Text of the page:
Humanist Perspectives: issue 152: An Interview with Defense lawyer Catherine Tyhurst, January 2005

An Interview with Defense lawyer
Catherine Tyhurst, January 2005
by Gary Bauslaugh

What do think are the larger implications of this trial?

The most important thing about the trial, of course, is that Evelyn was found not guilty. The most significant legal result of the trial came in the Judge’s Charge to the Jury, when he gave a quite narrow interpretation of the Criminal Code in regard to assisted suicide — especially if the police educate themselves as to the interpretation, and do not again make arrests and prosecutions such as they did in this case. We knew this was the critical issue in the trial and we were working on it from day one.

Prior to Evelyn’s trial there had been only one judicial interpretation of this section of the Code — no one really knew what it meant. Now, after this trial it is clear that aiding suicide requires active and intentional intervention. The Crown had been of the view, when this case was first pursued, that mere possession of exit bags was incriminating, and that provision of information on how to commit suicide was as well.

There may be another important result of the trial, if Canadian Justice Minister Irwin Cotler follows through on his statement that it is now time to reopen the law on assisted suicide. A number of politicians here on the Island, including Jean Crowder from Duncan and Keith Martin from Victoria, have indicated their interest in the matter.

What sort of law do we need?

We won’t get much help from some of the overstated concerns out there, like those of the Euthanasia Prevention Coalition. We should look at what is done in Oregon and Holland, where very civilized procedures, with safeguards, are in place. We need to ensure that people have access to good inform­ation and to the most humane ways of dealing with the issue.

The Coalition, and other people, say that they are concerned about how changes in the law might make disabled people more vulnerable to having their lives taken from them. Is that a legitimate concern?

This concern comes from confusion about the issues we are looking at. Suicide is death at one’s own hand, and assisted suicide is actively intervening when a person takes his or her own life. The Martens case did not deal with the Rodriguez situation — where a person is unable to take their own life because of illness or infirmity. The Martens case had nothing to do with the disabled.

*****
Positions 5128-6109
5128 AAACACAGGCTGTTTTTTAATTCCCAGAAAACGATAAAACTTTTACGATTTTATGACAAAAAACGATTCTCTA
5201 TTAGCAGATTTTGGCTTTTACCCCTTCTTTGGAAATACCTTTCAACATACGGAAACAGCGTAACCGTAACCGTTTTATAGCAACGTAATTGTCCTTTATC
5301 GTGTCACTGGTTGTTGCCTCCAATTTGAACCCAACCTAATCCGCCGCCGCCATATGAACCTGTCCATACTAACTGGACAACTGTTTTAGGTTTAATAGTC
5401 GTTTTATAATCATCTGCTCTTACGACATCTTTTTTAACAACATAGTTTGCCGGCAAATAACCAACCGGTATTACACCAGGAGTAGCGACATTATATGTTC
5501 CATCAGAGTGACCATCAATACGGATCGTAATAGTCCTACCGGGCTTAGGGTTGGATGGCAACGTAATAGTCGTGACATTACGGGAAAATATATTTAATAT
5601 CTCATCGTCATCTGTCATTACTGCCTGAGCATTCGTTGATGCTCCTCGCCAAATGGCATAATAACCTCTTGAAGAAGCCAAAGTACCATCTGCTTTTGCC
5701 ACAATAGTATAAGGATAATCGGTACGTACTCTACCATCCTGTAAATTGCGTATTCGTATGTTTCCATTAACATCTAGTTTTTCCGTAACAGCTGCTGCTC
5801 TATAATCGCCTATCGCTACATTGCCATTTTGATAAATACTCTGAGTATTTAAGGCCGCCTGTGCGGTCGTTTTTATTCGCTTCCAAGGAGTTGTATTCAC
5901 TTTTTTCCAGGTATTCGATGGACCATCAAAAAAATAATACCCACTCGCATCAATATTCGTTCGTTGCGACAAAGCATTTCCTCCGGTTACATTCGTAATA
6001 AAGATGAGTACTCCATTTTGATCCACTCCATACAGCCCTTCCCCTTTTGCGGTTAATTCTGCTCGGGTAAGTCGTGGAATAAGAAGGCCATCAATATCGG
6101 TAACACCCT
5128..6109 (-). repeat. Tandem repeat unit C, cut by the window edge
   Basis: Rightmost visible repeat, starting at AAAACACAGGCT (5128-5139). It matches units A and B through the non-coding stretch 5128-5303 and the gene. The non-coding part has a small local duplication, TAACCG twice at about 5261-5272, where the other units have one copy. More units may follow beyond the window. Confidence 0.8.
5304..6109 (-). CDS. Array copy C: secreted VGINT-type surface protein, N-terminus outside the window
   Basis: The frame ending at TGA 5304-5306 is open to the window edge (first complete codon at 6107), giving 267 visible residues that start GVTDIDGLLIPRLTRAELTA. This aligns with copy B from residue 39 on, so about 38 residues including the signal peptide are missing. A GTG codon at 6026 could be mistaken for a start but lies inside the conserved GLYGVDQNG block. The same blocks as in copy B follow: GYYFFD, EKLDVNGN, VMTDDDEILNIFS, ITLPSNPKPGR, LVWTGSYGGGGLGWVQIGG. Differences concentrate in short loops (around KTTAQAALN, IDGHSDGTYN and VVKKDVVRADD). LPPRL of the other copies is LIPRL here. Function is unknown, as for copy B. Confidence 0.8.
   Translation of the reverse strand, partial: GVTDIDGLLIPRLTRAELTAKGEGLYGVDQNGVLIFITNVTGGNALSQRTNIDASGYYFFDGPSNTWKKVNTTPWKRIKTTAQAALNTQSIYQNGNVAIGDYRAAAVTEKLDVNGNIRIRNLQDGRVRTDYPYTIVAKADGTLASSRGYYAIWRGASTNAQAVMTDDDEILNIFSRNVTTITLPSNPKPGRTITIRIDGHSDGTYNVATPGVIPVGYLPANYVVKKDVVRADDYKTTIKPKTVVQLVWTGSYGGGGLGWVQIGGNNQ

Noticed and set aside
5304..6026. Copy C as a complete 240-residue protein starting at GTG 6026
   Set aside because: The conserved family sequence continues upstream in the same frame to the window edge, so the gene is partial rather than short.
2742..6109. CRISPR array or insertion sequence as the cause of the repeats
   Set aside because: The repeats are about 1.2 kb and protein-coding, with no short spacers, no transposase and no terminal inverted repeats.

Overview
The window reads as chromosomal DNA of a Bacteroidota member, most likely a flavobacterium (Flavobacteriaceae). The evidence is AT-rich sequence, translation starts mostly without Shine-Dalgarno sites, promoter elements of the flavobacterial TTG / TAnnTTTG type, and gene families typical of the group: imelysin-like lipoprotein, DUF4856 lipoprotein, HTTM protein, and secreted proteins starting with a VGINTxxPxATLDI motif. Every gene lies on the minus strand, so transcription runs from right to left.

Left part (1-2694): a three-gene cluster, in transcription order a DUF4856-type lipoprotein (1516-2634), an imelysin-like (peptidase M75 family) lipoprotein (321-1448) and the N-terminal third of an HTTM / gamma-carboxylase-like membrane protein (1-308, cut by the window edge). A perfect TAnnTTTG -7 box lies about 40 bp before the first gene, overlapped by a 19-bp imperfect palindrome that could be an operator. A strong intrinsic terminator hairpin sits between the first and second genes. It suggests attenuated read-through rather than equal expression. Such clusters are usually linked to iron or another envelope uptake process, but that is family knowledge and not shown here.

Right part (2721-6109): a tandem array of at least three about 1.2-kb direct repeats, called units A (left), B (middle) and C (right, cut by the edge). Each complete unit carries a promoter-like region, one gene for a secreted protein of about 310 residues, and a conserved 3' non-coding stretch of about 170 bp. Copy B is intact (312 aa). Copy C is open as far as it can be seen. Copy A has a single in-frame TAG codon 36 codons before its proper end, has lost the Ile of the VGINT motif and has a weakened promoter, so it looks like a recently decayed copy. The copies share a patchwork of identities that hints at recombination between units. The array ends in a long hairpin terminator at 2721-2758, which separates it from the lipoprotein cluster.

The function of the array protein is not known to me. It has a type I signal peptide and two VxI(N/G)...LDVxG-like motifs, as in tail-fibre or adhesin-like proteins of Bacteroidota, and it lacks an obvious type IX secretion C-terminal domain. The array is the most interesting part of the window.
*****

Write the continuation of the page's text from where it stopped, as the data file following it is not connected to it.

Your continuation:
Why did you decide to go for a jury trial?

I felt from the beginning that this was a jury trial. This is a matter that ultimately affects us all and it was a matter for the community of Martens’ peers to decide. Furthermore, our attitude toward assisted suicide is a matter of community standards, so the matter should be decided by community representatives.

What community standards are in play here?

I can’t think of any other issue so relevant to the question of personal autonomy — to what extent can we make decisions about our own bodies, to what extent can the state interfere? And should we not have the right to have someone with us when we decide to check out?

Was ‘jury nullification’ [jury overriding the law, refusing to find a defendant guilty even when they are technically guilty, as with Henry Morgenthaler] ever a possibility in this trial?

It was not necessary because there was not a convincing case to find Evelyn guilty.

How do you think the police behaved?

They were very rough at times. They bullied Bernice Poelzer [Evelyn’s daughter who lived in a suite in Evelyn’s house.] They did not keep accurate exhibit lists. They panicked in arresting Evelyn when they did, after Leyanne Burchell’s suicide. Their treatment of Evelyn was similar to the way they treat most suspects, with a presumption of guilt.

How did the Crown handle the arrest?

I was surprised at how vigorously they opposed bail for Evelyn. They wanted to keep her in custody until the trial, which could have been over two years. They thought she was part of some international ‘death ring’, or something like that, because of her work with the Right to Die Network. They were after the whole Network. We just wanted to get her released, so we had to agree to very strict conditions, including that police officers be allowed to search her house every week. She was put on a curfew. We did not think these conditions were fair at all but we wanted to get her out. She had already been in there for four or five days, because the arrest took place just before the long July 1 weekend. We thought the home search provision in particular was unjustified — that it was a serious invasion of privacy.

The Crown, in these early stages, treated this as seriously as a murder case. They seemed to think they were uncovering an organization with a mandate to kill people.